As trauma surgeons we often have to disassociate ourselves from the stories that surround our patients so that we can focus on their life-threatening injuries. It’s also how I personally cope with the devastating injuries to the patient and the aftermath left for the family. Sometimes, though, I am caught off guard and my defenses aren’t strong enough.
A middle-aged man was brought in one evening after being hit while riding his bicycle. He was bleeding to death, with a badly damaged lung and a broken pelvis. I opened his chest to remove the damaged part of his lung and repair what remained to stop the bleeding. We gave him fluid and blood to keep his blood pressure up. But his abdomen became swollen, and the pressure in it was preventing blood flow to his organs. I opened his abdomen immediately to release the pressure, and he started to improve.
I was impressed with the entire team’s rapid response and ability to function in the organized chaos that is necessary in these situations. We all work to make everything happen at precisely the right moment in exactly the right way, but our patient wasn’t out of danger yet, and I recall thinking he was not going to make it as the anesthesiologist called out, “I need another six units of blood and some epinephrine–now!” To which I added, “Make sure the blood bank sends up platelets and six more units of plasma!” This would help the man’s blood start clotting again. The inability to make blood clots was a sure sign that he was heading down what we call the “triad of death,” cold body temperature, coagulopathic and acidotic.
I had to get him out of the operating room fast so we could get him warmed and he could start clotting. I fashioned a temporary dressing over his chest and abdomen, leaving those body cavities open to get him quickly out of surgery. We call it damage control: fix only what needs to be fixed to get them through and come back another day to repair whatever else needs it–if they survive.
When the surgery was over our surgical intensive care unit (SICU) team rallied to warm him and replace his lost blood components, all while fighting to keep his blood pressure up and his severely injured lungs working to provide oxygen to his brain and other organs.
While this was happening I caught my breath and readied myself for “the talk,” something I’ve done with many families in these situations. I sat down with the patient’s wife and parents, explained his severe injuries, and told them he had a slim chance of surviving the night. If he did survive, there would be many more surgeries and many complications with months in the hospital. I was ready for the tears and emotional outburst but was amazed at the calm strength of his wife, who had three young children who needed to be told that their dad was very sick.
The SICU team did its job tirelessly, and the next day he was back in the operating room to begin the repair process. During the next several days he developed the expected complications, and I frequently explained to his wife what new complications we would likely have to manage next. It was still touch-and-go on the third day after his injuries, and his skin had begun to turn yellow from the many blood products he’d been given. Eventually, this would go away if he survived.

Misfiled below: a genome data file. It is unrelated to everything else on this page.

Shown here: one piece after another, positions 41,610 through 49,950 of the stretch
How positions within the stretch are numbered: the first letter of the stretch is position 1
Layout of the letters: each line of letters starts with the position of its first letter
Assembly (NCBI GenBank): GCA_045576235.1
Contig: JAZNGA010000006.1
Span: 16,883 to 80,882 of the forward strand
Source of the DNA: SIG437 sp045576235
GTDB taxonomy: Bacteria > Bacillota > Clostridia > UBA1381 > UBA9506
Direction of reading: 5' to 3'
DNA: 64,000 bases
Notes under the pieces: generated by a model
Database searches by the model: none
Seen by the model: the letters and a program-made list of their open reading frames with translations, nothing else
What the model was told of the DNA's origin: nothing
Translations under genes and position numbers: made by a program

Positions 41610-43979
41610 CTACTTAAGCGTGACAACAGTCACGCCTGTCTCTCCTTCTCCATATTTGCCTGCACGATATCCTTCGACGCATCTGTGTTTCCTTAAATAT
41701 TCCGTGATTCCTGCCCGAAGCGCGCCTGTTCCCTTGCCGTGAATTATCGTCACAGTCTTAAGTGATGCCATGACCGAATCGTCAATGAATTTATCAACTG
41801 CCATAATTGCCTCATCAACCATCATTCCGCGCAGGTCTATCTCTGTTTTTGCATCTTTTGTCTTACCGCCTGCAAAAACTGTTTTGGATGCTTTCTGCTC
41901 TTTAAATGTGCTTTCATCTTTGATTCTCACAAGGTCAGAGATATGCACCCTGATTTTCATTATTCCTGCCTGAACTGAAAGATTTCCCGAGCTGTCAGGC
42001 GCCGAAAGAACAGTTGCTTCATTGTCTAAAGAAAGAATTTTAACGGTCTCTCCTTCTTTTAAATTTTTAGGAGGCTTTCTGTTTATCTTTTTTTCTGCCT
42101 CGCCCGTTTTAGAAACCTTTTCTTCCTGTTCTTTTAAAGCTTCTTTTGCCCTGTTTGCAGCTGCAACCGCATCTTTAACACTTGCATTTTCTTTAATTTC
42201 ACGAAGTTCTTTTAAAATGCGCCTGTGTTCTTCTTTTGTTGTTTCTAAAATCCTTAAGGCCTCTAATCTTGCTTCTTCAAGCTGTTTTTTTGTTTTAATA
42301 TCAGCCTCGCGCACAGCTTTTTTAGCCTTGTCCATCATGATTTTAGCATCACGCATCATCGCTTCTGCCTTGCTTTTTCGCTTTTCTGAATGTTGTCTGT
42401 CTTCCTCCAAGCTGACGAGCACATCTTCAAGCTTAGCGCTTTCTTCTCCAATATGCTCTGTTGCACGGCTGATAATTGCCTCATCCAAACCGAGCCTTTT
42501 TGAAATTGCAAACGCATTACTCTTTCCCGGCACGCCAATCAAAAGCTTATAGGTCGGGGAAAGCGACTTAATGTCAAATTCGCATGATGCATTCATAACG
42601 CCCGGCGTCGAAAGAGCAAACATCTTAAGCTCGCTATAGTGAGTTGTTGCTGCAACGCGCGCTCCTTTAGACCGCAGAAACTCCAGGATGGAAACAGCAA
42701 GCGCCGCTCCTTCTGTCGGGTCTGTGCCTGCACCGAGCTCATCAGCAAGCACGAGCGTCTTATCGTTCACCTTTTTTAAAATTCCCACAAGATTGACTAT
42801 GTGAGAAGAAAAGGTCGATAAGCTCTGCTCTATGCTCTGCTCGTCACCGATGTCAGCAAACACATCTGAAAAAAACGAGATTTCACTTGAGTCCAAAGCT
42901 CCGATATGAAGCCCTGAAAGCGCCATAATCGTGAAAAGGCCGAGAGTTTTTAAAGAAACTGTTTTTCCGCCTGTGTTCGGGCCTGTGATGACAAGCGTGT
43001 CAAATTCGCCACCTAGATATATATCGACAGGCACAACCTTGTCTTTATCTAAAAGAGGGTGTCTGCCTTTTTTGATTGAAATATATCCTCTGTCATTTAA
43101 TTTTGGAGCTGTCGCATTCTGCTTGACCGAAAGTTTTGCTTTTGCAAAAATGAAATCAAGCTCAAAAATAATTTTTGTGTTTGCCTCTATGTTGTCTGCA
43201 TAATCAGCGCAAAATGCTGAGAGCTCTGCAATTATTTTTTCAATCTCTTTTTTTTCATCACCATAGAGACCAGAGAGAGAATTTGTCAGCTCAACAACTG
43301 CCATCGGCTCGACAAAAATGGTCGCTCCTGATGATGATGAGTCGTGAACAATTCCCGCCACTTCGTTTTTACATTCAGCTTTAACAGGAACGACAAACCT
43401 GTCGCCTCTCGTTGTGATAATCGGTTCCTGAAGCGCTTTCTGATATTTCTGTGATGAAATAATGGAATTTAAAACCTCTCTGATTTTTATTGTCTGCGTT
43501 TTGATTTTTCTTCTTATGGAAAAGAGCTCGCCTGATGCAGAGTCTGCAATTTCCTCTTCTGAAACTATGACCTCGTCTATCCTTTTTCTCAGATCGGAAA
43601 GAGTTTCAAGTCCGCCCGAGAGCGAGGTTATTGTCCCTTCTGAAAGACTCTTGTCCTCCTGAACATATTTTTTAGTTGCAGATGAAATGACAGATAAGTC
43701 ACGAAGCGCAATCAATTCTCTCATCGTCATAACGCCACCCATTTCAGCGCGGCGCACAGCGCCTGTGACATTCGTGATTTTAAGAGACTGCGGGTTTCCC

Our SICU policy prohibits children from entering the unit. They frequently carry viruses that can make our vulnerable patients deathly ill, but equally important are the high intensity and visual nature of ICU patients from which youngsters should be shielded. But when one of the nurses asked if we could let the patient’s children see him, I allowed the visit, knowing it might be the last time they would see their father. The next day the nurse told me how much the family appreciated seeing the patient and that the youngest daughter had decided she was going to set up a lemonade stand to help her daddy.
That’s the moment when the reality of what this family was going through hit me. All their hopes, love and determination were summed up by this young girl’s thoughtfulness. She didn’t dwell on the negative. She decided she was going to do what she could to help. Taking care of these patients is a team effort and this little girl was determined to be a part of it. That was four months ago.
Two weeks ago a tall, slender man whom I didn’t recognize came into our ICU, walking with a cane and accompanied by his wife, whom I did recognize. Having never seen the man standing, let alone with normal skin color without the swelling and edema, I was in awe. He, of course, had no idea who I was, but after the introductions and the smiles and a hug from his wife, I said to him, “You have an incredible family.”
Being a trauma surgeon, it’s easy to dissociate ourselves from the stories of our patients, but when we let ourselves get close it can be a remarkable journey.
Raminder Nirula is Director, SICU Fellowship and Trauma Medical Director, The University of Utah Health Sciences Center.